Date of Award

Fall 2013

Degree Type


Degree Name

Doctor of Philosophy (PhD)


Chemical Engineering

First Advisor

James M. Caruthers

Committee Chair

James M. Caruthers

Committee Member 1

Weinong Wayne Chen

Committee Member 2

R. Byron Pipes

Committee Member 3

You- Yeon Won


Engineering elastomers are materials capable of undergoing large deformation upon load application and recovering upon load removal. From car tires to building vibration isolator systems, elastomers are the most versatile of engineering materials. The inclusion of particulate fillers into elastomers enhances their mechanical properties (modulus, tensile strength, toughness, tear resistance, etc) thereby extending their applicability to more demanding functions. The automotive, healthcare, construction, adhesives and consumer products are some of the many industries that produce finished goods containing elastomeric parts.

Despite the various concepts on reinforcement in filled elastomers, a complete understanding of their linear viscoelastic properties and the nonlinear mechanical properties, including stress softening (Mullins), strain dependent dynamic modulus (Payne) and others remains elusive. Furthermore, studies on filled elastomers have failed to produce a unifying perspective on the relationship between the microstructural composition and the observed macroscopic response to deformation. To further the current understanding of the underlying physics of elastomer reinforcement, a comprehensive study on the effect of composition was undertaken.

A major challenge in the application of the Time-Temperature Superposition (TTS) principle for filled elastomers rests on the difficulty of conducting experiments in their linear regime, which could be at strains even lower than 10-3. In this work, the linear viscoelastic behavior of filled elastomers was studied via the successful application of TTS at extremely small strains using the double sandwich shear geometry. Well-defined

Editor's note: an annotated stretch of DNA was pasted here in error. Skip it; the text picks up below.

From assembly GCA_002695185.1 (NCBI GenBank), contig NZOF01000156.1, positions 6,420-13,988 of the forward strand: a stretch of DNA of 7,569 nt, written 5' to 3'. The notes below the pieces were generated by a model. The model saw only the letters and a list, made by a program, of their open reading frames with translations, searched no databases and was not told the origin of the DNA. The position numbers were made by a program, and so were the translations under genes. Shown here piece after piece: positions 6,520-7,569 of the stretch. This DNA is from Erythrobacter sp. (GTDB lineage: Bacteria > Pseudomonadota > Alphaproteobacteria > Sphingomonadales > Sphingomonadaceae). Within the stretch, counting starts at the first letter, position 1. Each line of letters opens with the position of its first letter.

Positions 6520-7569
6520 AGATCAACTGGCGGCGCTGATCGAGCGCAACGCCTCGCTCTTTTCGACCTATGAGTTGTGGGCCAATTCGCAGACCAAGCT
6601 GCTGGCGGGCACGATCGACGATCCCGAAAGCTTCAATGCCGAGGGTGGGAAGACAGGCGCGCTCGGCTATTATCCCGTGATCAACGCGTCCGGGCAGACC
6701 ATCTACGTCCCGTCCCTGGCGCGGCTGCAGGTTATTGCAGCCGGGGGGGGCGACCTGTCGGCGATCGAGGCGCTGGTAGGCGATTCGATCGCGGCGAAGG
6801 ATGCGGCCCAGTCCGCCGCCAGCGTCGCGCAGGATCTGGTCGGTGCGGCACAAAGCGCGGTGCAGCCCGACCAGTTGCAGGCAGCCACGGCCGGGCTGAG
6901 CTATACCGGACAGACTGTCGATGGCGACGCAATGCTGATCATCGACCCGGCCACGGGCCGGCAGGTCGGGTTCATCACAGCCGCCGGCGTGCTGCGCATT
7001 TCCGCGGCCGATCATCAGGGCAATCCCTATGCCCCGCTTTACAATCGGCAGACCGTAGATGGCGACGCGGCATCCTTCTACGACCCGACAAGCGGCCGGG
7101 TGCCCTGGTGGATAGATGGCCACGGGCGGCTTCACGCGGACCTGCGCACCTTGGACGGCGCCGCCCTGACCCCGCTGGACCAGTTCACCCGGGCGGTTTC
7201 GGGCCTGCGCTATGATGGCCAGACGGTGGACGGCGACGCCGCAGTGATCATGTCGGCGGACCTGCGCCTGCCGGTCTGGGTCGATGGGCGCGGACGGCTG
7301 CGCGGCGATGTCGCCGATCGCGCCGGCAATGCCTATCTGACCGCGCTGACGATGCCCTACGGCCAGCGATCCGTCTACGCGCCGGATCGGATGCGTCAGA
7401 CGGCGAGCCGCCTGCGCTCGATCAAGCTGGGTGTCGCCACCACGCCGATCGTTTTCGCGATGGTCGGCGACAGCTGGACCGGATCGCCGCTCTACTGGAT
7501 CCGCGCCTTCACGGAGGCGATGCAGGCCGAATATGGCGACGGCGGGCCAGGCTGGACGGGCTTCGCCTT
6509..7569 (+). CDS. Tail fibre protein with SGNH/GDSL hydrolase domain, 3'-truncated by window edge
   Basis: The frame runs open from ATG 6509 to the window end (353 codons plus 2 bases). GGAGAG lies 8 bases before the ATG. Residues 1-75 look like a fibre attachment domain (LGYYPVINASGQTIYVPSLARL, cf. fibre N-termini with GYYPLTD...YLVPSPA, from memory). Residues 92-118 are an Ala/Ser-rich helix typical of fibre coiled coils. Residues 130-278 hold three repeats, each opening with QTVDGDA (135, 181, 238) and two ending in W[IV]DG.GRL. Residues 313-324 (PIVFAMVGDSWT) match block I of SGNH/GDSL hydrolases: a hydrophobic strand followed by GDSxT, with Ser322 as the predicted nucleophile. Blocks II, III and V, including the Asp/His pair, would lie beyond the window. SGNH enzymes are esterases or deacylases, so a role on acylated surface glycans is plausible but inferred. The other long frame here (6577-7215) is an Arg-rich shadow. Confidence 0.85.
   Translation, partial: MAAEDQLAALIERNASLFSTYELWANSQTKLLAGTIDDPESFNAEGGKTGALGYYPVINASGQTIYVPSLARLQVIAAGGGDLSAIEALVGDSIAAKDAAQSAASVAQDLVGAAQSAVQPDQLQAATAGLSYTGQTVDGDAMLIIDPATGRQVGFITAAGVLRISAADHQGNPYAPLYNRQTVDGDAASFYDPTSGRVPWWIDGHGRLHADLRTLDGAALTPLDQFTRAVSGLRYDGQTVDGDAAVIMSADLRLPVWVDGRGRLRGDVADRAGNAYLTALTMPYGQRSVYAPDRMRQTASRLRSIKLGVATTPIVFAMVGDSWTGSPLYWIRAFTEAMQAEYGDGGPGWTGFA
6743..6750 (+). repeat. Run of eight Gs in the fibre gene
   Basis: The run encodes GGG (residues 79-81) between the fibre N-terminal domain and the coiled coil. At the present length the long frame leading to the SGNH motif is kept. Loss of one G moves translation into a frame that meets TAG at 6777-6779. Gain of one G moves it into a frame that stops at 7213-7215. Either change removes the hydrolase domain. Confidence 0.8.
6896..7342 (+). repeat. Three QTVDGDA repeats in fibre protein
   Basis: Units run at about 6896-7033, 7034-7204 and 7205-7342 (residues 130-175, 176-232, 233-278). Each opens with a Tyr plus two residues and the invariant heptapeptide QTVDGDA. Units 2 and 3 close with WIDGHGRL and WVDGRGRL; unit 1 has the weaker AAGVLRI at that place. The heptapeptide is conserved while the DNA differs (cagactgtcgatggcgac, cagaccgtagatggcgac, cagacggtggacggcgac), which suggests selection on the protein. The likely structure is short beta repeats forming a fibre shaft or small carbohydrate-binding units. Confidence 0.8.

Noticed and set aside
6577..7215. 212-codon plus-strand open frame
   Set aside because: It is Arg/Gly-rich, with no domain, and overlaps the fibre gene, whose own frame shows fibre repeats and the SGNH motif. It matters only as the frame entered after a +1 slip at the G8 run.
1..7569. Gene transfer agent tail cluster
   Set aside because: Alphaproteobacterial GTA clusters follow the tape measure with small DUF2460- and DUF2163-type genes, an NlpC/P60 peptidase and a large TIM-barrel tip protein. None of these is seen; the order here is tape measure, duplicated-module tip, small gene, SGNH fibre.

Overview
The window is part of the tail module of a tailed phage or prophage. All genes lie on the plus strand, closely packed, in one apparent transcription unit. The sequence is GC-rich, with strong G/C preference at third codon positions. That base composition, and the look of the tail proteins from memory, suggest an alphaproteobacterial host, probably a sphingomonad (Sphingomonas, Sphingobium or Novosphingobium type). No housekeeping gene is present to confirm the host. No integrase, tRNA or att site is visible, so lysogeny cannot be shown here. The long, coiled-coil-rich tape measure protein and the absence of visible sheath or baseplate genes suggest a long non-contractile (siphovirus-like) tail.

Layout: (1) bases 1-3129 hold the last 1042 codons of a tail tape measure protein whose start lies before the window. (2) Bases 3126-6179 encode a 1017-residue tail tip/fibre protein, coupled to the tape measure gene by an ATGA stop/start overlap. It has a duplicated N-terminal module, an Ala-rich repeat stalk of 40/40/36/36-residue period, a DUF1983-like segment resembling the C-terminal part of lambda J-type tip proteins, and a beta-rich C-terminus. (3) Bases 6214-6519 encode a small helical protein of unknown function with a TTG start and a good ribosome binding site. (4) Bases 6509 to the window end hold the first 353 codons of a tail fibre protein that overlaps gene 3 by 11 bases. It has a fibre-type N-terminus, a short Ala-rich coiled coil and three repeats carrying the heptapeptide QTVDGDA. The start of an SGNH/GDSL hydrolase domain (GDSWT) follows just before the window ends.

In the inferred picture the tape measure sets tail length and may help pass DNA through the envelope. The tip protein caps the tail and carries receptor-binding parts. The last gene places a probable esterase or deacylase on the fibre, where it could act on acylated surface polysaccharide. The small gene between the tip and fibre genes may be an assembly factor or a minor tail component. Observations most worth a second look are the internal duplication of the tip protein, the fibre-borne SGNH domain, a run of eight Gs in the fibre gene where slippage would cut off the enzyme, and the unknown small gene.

master curves were constructed for a series of carbon black filled SBR and Polybutadiene elastomers. In addition, an investigation of the effects of filler volume fraction and structure on the full linear viscoelastic response was carried out. A critical analysis of the superposed data showed correlation of linear viscoelastic properties to measurable filler parameters specifically the effective volume fraction, φeff, in which allowed for the first time collapsing on a single master curve the viscoelastic storage and loss moduli for all filled elastomers studied.

Nonlinear mechanical behavior was investigated on fumed silica filled Poly(dimethylsiloxane) rubber. For the first time, necking was observed for a lightly cross-linked poly(dimethylsiloxane) elastomer filled with 30 phr (parts per hundred rubber) or more of high surface area (≥300 m2/g) fumed silica. A series of linear and nonlinear mechanical properties of the necked material were studied including (i) linear and nonlinear dynamic shear analysis including the Payne effect, (ii) uniaxial tension experiments including the Mullins effect, (iii) tensile strength, and (iv) tear resistance via the `trouser' test. The ultimate properties of the necked material were superior to its un-necked counterpart and both the Mullins and Payne effects were present in the necked material. The dynamic modulus exhibited anisotropy with respect to the direction of the necking deformation, where the anisotropy was not found in fumed silica filled PDMS elastomers that did not neck although the materials were pre-stretched to similar strains. Based upon these experimental observations, it was been postulated that necking occurs due to the breakage of delicate highly branched aggregates at the points of local stress concentrations. The preferential breakage of the most mechanically distressed aggregates will result in a more regular filler-matrix network, giving rise to higher ultimate properties of the necked material. This finding challenges the aggregate breakage postulate as a primary mechanism for the Mullins effect.